As part of the Executive’s Programme for Government which expired in March 2015, DEL in conjunction with the Department of Enterprise, Trade and Investment were tasked with producing an economic inactivity strategy. The production of this strategy was, according to Baker, comprehensive. Both departments commissioned extensive research and undertook widespread engagement with providers, businesses and other departments resulting in the production of ‘Enabling Success.’
The new strategy focuses on three groups: individuals with work limiting conditions or disabilities, lone parents and individuals with caring commitments. Recognising that economic inactivity is an intergenerational problem that has affected Northern Ireland for decades, the strategy has developed long-term targets due for delivery in 2030, with an interim goal of contributing towards an employment rate in Northern Ireland of 70 per cent by 2020. These targets are supported by a small number of objectives:
• reducing the levels of economic inactivity due to work limiting health conditions or disabilities by a 25 per cent reduction in Employment Support Allowance claims by 2030;
• reducing the levels of economic inactivity due to family commitments by 25 per cent reduction in lone parents and carers claiming income support;
• establishing a baseline for the numbers moving from work into economic inactivity due to health related issues by 2017;
• reducing by 20 per cent the number of new claims to health related social security benefits by 2030.
The key focus of the strategy is to help people into employment as opposed to moving people from economic inactivity into unemployment. Speaking about the reason for identifying the three groups Baker acknowledged that the government can’t do everything simultaneously but believes the groups identified are those “who could benefit from additional support to enter the labour market.”
Discussing the intended delivery of the strategy, Baker claimed it would target support on 64,000 people in receipt of Disability Living Allowance or those with some kind of illness or disability preventing them from working, and people in receipt of income support and those on low incomes. Participation in the strategy would be voluntary for the individuals concerned.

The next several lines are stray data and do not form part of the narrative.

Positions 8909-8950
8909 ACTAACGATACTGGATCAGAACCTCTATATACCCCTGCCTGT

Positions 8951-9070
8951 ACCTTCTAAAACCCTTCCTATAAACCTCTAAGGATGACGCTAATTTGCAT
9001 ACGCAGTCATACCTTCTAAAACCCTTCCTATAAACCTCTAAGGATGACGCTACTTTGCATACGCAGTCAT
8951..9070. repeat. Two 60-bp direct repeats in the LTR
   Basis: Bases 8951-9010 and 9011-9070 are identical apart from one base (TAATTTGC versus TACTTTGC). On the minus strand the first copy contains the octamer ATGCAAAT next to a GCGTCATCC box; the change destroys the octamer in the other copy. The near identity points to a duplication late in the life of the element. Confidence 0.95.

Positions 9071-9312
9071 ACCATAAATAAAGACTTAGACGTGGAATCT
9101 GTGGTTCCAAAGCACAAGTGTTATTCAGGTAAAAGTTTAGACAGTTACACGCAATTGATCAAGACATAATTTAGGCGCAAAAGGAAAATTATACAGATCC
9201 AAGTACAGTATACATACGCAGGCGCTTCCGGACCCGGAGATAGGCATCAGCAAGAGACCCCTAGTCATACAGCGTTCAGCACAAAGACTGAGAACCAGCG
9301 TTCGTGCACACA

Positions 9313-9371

The strategy will comprise six themes, broken down into 11 specific projects. Time has been spent focusing on the milestones and outcomes of each theme and project. Baker is confident that the department realises what it has to do, working with partners across a number of areas, engaging with voluntary and community organisations and people on the ground, working with employers and incentivising them to take on people who are economically inactive, working with the health and social care sector on dealing with issues around mental health and promoting a culture of health.
However, despite the publication of this strategy and its endorsement by the Executive, Baker confirmed that due to budgetary pressures at present the department has no money currently available to allocate to this strategy. “It was approved in April but coincided with a massive cut in the department’s budget,” said Baker. “It is a strategy in waiting and will be played into deliberations by the Executive in its next programme for government. We have costed the strategy at about £56 million over the first five years so we know what we are asking for but we also have to remember this will be a long-term strategy that will require further investment other time.”